chapter  16
22 Pages

Jesuit Apologias for Laywomen’s Spirituality

ByAlison Weber

Sebastián de Covarrubias’s Tesoro de la lengua castellana o española (Treasury of the Castilian or Spanish Language) (1611) defines beata as follows:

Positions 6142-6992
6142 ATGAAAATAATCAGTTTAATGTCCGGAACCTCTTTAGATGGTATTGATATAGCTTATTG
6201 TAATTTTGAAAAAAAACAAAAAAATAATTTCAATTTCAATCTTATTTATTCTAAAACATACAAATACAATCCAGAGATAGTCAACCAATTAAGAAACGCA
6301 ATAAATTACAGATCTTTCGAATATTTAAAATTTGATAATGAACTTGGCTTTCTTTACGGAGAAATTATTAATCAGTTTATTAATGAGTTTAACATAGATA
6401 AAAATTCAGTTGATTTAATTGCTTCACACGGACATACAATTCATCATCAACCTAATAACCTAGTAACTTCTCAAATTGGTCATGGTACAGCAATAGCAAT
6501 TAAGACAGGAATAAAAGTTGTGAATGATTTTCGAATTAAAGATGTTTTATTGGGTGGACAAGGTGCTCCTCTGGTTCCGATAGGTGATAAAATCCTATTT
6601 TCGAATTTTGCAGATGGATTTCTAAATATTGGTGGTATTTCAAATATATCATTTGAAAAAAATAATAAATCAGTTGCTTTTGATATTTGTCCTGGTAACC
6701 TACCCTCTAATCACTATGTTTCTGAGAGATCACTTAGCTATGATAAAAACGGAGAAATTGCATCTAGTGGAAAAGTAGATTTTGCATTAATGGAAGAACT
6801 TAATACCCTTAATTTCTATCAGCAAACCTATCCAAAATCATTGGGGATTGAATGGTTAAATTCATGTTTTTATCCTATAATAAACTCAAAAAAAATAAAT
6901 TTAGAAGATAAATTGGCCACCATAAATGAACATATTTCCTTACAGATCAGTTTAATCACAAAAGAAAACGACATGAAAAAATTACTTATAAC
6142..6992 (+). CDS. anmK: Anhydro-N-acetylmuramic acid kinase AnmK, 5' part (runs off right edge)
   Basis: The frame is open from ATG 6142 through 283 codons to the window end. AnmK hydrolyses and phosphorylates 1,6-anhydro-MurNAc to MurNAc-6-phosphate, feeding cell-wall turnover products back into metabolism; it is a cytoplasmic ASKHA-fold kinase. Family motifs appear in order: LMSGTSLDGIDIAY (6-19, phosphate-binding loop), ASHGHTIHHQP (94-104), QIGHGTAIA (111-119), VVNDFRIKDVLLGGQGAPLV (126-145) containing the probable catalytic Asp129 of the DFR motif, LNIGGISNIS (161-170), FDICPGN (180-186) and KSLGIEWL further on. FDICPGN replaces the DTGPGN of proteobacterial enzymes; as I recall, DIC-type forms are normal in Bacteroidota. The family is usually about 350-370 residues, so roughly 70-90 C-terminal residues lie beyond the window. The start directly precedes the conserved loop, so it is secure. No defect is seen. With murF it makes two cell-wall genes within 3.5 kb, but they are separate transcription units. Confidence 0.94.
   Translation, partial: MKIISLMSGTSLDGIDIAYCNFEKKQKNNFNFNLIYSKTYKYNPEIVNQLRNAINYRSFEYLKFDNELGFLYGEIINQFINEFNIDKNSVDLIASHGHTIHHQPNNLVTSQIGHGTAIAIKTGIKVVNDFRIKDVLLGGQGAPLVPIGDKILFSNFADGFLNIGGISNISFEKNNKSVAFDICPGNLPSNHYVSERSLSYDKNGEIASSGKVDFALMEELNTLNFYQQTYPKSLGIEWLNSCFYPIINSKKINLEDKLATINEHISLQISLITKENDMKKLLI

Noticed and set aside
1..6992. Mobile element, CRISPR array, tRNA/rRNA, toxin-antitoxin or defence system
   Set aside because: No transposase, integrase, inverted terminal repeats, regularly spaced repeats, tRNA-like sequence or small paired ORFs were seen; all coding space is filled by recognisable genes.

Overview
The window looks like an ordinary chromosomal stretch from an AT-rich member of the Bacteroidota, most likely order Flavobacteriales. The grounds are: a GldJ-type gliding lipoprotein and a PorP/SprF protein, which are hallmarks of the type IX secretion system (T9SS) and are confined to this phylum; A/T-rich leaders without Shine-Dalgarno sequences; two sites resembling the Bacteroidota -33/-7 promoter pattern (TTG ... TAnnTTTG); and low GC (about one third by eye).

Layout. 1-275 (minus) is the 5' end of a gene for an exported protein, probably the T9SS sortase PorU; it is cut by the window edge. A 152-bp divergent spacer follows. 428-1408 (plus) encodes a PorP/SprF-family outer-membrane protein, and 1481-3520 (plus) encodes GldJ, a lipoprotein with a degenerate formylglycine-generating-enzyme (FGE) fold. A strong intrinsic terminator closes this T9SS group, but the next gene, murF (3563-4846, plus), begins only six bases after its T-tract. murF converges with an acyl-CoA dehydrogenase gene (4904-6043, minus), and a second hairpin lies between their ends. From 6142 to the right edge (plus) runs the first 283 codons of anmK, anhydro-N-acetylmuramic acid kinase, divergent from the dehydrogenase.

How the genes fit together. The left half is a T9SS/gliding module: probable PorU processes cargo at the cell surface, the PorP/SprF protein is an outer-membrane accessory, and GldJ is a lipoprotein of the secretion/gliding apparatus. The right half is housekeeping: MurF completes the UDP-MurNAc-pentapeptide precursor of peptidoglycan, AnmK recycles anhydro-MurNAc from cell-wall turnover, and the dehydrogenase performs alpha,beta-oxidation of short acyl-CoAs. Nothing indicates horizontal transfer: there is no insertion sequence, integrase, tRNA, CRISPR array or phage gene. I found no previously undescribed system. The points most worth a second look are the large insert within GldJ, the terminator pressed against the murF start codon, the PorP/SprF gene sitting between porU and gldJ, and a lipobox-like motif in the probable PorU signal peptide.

Covarrubias neatly captures the ambivalence toward beatas in post-Tridentine Spain. In the opinion of this lexicographer, a beata was at once a possible religious fraud and a potential saint. As demonstrated in the essays in Part 1 of this volume, pious laywomen were tolerated at least in part because they performed valuable material and/or spiritual services to their communities. But by the 1560s and 1570s beatas had become increasingly associated with certain behaviors that raised suspicions among churchmen and the laity alike. In 1575 the Supreme Council of the Inquisition issued a circular letter to local tribunals asking for their opinion on the best way to deal with the problem of single women who enjoyed an unusual degree of independence from male authority, appeared not to engage in productive work, and claimed special spiritual gifts. Some tribunals were indifferent to the issue, but others took measures to regulate the beatas’ behavior and religious practices. With a few notable exceptions, however, beatas were not disciplined harshly.2